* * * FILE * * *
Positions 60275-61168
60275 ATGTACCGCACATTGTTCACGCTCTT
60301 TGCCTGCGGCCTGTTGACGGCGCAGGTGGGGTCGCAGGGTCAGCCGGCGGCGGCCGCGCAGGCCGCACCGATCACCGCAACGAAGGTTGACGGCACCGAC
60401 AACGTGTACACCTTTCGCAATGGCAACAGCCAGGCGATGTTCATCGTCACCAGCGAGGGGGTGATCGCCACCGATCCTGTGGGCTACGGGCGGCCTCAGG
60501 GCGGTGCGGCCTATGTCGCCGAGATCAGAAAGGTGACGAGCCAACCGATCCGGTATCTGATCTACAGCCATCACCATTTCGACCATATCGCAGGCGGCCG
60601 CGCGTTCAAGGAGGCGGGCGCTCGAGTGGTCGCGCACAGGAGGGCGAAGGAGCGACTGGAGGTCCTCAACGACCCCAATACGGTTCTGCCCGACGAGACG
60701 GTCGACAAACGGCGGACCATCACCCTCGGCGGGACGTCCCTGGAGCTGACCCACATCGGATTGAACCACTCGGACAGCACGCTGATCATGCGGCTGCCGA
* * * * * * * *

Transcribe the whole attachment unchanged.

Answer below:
Positions 60275-61168
60275 ATGTACCGCACATTGTTCACGCTCTT
60301 TGCCTGCGGCCTGTTGACGGCGCAGGTGGGGTCGCAGGGTCAGCCGGCGGCGGCCGCGCAGGCCGCACCGATCACCGCAACGAAGGTTGACGGCACCGAC
60401 AACGTGTACACCTTTCGCAATGGCAACAGCCAGGCGATGTTCATCGTCACCAGCGAGGGGGTGATCGCCACCGATCCTGTGGGCTACGGGCGGCCTCAGG
60501 GCGGTGCGGCCTATGTCGCCGAGATCAGAAAGGTGACGAGCCAACCGATCCGGTATCTGATCTACAGCCATCACCATTTCGACCATATCGCAGGCGGCCG
60601 CGCGTTCAAGGAGGCGGGCGCTCGAGTGGTCGCGCACAGGAGGGCGAAGGAGCGACTGGAGGTCCTCAACGACCCCAATACGGTTCTGCCCGACGAGACG
60701 GTCGACAAACGGCGGACCATCACCCTCGGCGGGACGTCCCTGGAGCTGACCCACATCGGATTGAACCACTCGGACAGCACGCTGATCATGCGGCTGCCGA